Teens 101: What’s sleep got to do with it?

Most teens in the US are sleep deprived—but adequate sleep is critical for academic and cognitive performance, mood regulation and health, and safe behavior.

Sleep is now recognized as the third “pillar” of good health, along with nutrition and exercise. Adolescents aged 13+ should sleep 8½ to 9½ hours per day, but typically run more than an hour short. In a national study in 2007, fewer than 8 in 100 students reported optimal sleep hours on school nights. Fewer than half the parents who identify a sleep problem in their child or teen discuss it with their medical provider.
Lack of sleep can lead to chronic deprivation and attempts to catch up, leading to more disrupted sleep patterns. Missing even 20 minutes of sleep per night amounts to almost two hours per week, a sleep debt that is difficult to address, often with multiple negative outcomes. Increased computer use (including smart phones) and social activity are among the strongest predictors of bedtime. Physiological changes in puberty, including a delay in sleep onset, probably affect sleep duration and patterns too. Other risk factors (see below) exacerbate this effect:

Consequences of inadequate sleep for teens

  • Mood disturbance (low self-esteem, depression, suicidal thoughts)
  • Fatigue and daytime drowsiness
  • Behavioral and interpersonal problems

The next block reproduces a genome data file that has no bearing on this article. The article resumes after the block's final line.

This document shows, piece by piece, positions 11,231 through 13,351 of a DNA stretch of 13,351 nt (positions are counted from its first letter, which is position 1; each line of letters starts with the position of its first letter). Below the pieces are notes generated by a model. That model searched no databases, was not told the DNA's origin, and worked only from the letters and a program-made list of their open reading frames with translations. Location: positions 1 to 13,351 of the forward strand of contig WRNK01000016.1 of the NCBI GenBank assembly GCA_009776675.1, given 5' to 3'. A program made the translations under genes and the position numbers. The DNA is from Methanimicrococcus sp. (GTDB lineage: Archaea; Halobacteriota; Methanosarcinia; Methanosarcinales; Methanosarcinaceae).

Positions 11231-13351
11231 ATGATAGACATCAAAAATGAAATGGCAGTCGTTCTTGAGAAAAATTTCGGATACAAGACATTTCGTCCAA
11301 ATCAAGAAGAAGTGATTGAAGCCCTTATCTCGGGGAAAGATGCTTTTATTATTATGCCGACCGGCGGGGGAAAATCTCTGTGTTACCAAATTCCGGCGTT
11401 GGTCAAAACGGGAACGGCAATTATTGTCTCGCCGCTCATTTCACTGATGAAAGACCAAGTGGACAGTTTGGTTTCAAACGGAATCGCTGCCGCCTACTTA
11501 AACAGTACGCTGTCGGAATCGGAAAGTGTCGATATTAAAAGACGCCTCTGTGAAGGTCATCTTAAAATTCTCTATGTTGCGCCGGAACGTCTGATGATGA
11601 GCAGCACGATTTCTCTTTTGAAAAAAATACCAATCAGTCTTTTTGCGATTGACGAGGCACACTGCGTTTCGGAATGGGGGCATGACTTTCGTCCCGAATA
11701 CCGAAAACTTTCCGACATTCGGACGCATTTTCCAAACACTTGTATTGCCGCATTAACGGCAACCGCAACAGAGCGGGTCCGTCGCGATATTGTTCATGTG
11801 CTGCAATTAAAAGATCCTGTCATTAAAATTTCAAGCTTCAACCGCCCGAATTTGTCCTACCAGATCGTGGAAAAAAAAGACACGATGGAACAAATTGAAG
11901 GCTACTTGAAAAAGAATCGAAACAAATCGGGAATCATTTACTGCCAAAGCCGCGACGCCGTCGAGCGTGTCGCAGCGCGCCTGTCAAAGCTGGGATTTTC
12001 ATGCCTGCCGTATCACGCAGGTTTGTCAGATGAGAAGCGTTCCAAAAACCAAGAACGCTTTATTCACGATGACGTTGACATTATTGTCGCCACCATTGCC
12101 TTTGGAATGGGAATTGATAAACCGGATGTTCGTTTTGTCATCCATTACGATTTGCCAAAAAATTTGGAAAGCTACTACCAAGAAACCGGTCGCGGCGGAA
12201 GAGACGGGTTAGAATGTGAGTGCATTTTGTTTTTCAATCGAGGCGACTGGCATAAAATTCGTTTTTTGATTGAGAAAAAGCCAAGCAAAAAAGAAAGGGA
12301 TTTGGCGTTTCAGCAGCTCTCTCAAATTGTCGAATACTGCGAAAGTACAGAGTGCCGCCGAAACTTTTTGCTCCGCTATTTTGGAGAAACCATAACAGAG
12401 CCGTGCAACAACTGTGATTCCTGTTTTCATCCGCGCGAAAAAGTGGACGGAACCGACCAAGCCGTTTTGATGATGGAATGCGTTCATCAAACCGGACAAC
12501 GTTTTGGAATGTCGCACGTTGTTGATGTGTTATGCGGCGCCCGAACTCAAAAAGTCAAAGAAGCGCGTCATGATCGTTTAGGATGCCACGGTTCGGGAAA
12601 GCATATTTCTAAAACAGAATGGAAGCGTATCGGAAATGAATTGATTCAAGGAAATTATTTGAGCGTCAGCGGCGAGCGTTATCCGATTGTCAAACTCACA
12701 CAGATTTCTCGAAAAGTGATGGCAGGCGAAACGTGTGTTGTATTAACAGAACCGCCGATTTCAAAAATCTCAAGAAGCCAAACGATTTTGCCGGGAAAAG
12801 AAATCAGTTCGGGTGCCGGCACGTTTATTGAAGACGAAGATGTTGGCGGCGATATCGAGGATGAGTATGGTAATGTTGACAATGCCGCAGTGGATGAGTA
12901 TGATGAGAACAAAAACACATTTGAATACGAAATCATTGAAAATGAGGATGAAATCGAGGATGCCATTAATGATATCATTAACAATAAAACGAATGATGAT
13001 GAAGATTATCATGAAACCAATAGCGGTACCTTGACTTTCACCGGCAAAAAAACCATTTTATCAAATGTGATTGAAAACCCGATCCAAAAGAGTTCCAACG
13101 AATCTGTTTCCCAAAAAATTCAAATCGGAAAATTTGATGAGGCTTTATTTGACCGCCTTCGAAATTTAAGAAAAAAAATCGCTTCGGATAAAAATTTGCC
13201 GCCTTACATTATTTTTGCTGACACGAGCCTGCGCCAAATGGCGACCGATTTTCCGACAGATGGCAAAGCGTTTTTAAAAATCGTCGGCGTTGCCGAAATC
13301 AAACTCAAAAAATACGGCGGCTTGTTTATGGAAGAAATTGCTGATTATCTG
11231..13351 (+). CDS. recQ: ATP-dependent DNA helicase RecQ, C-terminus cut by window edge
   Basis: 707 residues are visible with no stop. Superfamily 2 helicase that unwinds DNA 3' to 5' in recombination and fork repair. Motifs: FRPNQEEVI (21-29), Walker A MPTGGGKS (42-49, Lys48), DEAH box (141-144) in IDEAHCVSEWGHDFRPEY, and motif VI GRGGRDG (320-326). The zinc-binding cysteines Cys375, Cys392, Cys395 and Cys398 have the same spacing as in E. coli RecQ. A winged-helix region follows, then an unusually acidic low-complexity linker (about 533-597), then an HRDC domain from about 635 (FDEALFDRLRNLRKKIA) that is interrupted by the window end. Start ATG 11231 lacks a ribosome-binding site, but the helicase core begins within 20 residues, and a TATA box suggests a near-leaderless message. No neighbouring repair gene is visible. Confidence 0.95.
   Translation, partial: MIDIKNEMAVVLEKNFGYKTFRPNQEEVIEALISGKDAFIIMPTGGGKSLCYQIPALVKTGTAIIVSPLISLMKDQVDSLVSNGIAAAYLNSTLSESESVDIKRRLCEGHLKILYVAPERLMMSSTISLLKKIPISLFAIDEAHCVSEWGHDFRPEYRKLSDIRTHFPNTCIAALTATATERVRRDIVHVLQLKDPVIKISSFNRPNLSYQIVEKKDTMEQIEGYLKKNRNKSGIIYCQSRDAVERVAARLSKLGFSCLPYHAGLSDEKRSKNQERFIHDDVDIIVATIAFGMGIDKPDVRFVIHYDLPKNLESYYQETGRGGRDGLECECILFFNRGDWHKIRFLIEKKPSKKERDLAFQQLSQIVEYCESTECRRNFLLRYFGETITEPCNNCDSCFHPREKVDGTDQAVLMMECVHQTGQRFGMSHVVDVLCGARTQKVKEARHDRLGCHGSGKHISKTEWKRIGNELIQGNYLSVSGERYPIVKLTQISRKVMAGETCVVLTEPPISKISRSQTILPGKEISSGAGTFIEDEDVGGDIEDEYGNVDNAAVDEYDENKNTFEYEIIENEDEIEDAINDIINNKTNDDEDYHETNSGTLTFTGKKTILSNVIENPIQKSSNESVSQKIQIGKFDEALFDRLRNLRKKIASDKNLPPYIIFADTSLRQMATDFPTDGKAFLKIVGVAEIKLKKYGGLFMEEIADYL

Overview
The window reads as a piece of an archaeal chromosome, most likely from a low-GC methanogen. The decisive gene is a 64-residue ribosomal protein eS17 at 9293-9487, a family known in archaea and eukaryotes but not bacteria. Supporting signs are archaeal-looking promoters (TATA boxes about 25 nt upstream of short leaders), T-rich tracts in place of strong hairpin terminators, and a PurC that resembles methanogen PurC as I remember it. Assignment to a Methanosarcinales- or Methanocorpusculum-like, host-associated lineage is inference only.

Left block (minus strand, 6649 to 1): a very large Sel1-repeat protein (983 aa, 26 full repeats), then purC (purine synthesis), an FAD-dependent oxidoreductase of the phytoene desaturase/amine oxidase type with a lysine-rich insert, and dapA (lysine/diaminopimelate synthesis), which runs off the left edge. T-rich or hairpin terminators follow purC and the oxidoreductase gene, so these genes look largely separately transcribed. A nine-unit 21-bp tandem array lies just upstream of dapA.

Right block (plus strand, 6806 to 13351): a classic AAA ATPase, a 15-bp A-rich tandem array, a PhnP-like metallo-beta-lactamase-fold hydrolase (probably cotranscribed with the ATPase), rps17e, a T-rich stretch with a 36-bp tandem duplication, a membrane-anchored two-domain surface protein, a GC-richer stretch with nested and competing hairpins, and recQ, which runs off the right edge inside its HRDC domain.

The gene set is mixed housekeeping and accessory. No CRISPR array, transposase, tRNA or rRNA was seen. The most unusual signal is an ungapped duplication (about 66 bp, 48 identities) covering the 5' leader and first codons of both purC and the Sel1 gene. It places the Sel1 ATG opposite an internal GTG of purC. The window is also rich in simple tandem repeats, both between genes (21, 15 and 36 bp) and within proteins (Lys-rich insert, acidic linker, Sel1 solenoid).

• Lower cognitive and academic performance
  • Increased risk-taking behaviors and risk of accidental injury
  • Drowsy driving; increased car accidents (the leading cause of death of US teens)
  • Health deterioration, including headaches, impaired immune function, appetite regulation and glucose metabolism

Risk factors

  • Allowing teens more control over when to go to bed
  • Inconsistent bedtime routines
  • Computer and smart phone use at bedtime
  • Early school start times
  • Teen employment
  • Social activities
  • Caffeine consumption
  • Minority ethnicity
  • Lower socioeconomic status and neighborhood distress
  • Health factors including overweight, ADHD and sleep disorders

Protective factors

  • Parental control of bed time
  • Stable bedtime routines
  • Increased sleep time
  • Parent and teen education on sleep needs and routines
  • No computer use within one hour of bedtime
  • No computer or smart phone use in bed
  • Limited teen employment
  • Limited social schedule
  • Limited caffeine consumption
  • Later school start times
  • Involving primary care providers in addressing sleep problems


Key issues, signs of sleep deprivation & how parents can help
National Sleep Foundation
Essential highlights from Sleep in America survey & what you can do

Brookline Parent Education Network web page on Healthy Habits


Sleep Among Early Adolescent Students
Teufel, J., Brown, S.L., Birch, D. (2007) American Journal of Health Studies
Prevalence of Insufficient, Borderline, and Optimal Hours of Sleep Among High School Students – United States, 2007
Eaton, D.K., McKnight-Eily, L.R., Lowry, R., et al. (2010) Journal of Adolescent Health
Correlates of adolescent sleep time and variability in sleep time: the role of individual and health related characteristics
Moore, M., Kirchner, H.L, Drotar, D., et al. (2011) Sleep Medicine
Sociodemographic and Behavioral Predictors of Bed Time and Wake Time among US Adolescents Aged 15 to 17 Years
Knutson, K.L. & Lauderdale, D.S. (2009) The Journal of Pediatrics